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Down on the Ground with The Green Fuse and Its Force

by George Sibley

I’m writing in the first week or so of the season of plants here in the Upper Gunnison. Probably old news for you by June, but this morning is the first morning waking up to new leaves on the smaller trees. Yesterday morning, those almost unbelievably green leaflets were still just buds, but yesterday afternoon was “June” all the way, despite being only early May. You could practically hear the buds unfolding. The tall cottonwoods are all still in their reddish-brown catkin stage and won’t go green for a few days yet. The grass has been greening up since the soggy days of late April. The perennial flowers are resurrecting, and the lettuce and spinach and carrots are above ground in the cold frame.

Each month, I constantly think of things I ought to write about in this column – things that make me mad, sad, or glad about where the world is going and how those things reflect on us here down on the ground in Central Colorado. There is certainly no shortage of things to write about. From the national level down to the local level, we’re trying to salvage an economy that may not be salvageable, for only two reasons I can think of:

• One, that we are just used to the way things are even though we know they can’t be sustained much longer; and,

• Two, that a relative handful of powerful entities who have profited immensely from this bloated simulacrum of an economy are not going to allow change until they have squeezed the last nickel possible out of it – and us.

Meanwhile, however, it’s the season of plants here, and while our leaders dither about why and how we can’t really “afford” a green economy for this world we’ve imposed on the earth, the earth’s true green economy is kicking into high gear all around me.

Looking at the trees that still had the look of winter yesterday but today are sporting that almost neon green of the new leaf, a line of poetry runs through my head – “The force that through the green fuse drives the flower.” The first and best line of an ultimately kind of depressed poem by Dylan Thomas. But sometimes a line of poetry doesn’t need the rest of its poem; it awakens the mind in a way that the rest of the poem just diffuses, and that one line, as Walt Whitman might say, “encompasses worlds” – for me anyway, on a morning like this, ruled by this green barrage.

The force. My waterbug mind, of course, skitters immediately to those neo-imperialist Star Wars movies, and “the force” working behind the scenes there, in its mysterious ways. That “force” is apparently something like having God on your side; “The force be with you,” the Jedi Knights say to each other, on the assumption, I guess, that, if the force is with you, who can stand against you? But since the Star Wars bad guys seem to have been doing just fine most of the time in the “Star Wars” episodes (losing at the end of each movie, but coming back strong for the next episode), I’m assuming the bad guys must also have some “force” to tap into, or maybe there’s just one “force” that is either some kind of a hired gun, or just likes balanced teams.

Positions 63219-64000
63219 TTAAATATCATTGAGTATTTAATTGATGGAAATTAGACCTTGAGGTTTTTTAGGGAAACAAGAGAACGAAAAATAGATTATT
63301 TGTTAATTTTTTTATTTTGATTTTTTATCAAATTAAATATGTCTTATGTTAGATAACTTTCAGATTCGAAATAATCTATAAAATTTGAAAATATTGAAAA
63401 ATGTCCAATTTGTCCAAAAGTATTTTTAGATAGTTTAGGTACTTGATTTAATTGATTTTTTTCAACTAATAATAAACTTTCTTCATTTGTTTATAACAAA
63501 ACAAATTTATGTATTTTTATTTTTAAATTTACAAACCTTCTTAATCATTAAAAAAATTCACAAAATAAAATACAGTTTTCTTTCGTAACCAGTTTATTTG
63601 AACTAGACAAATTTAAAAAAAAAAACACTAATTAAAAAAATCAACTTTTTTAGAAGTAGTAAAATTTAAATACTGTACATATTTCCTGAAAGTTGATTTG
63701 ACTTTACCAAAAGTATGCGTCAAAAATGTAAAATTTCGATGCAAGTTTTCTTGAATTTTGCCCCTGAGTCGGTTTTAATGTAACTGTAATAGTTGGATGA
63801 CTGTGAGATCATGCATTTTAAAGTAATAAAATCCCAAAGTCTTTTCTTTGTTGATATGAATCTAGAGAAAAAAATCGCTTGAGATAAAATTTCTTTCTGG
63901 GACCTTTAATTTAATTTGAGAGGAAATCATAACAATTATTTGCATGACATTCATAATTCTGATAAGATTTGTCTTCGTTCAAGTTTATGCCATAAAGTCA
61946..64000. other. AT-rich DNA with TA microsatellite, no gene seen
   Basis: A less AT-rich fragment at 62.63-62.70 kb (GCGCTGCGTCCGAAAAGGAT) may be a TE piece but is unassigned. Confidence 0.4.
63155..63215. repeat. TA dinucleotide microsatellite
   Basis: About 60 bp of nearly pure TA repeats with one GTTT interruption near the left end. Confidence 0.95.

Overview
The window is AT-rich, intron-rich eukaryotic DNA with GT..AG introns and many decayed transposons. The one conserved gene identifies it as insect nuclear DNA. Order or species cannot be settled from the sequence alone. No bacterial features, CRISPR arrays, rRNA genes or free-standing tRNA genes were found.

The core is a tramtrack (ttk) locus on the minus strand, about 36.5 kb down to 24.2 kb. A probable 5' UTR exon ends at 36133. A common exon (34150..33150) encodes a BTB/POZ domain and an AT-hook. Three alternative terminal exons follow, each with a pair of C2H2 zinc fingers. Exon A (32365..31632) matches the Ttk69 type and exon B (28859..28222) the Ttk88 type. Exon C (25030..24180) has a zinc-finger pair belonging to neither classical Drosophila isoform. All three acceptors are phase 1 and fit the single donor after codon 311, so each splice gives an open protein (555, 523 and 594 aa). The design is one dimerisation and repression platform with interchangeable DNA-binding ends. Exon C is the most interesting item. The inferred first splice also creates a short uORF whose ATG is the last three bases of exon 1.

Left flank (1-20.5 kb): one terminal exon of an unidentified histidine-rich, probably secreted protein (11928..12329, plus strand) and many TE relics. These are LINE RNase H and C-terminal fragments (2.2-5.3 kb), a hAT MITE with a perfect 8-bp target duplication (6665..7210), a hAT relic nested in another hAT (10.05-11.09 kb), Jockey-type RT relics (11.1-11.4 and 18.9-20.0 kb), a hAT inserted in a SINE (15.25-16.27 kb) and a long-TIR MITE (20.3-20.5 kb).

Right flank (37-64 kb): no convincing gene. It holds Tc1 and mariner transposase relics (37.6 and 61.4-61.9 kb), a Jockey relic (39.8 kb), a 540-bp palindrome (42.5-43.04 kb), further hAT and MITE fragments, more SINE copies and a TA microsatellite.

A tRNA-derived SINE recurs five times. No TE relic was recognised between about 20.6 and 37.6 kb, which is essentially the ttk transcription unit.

In any case – I don’t think that warrior’s “force” is the same force as the one that through the green fuse drives the flower. The more I study this incredible planet we live on, the more I suspect that plants are the key to whatever is evolving here.

We speak of “nature” as though everything (either including or excluding us depending on your personal politics) were part of one single “nature.” But it seems to me that there are distinct and basic differences between “plant nature” and “animal nature.” Most basically, plants are foundational to the whole life-on-earth venture in ways that animals can’t be. Plants come onto a barren chaotic planet – earth and fire rearing up rock for wind and water to tear down – and create life by assembling little bits of that chaos: minerals from the rock, carbon from the air, and water, all mixed and cooked with energy from the sun. They’ve evolved from a thin carpet of tough lichens working on bare rock to thick carpets of diverse plant communities that hold the earth together even as they break it down further for ever larger and more complex plants; they raise up 50, 100, 300 feet into the air to comb the violence out of the wind and catch the rain. They give water-cooled shade to counter the dry glare of the sun and generally make the planet livable.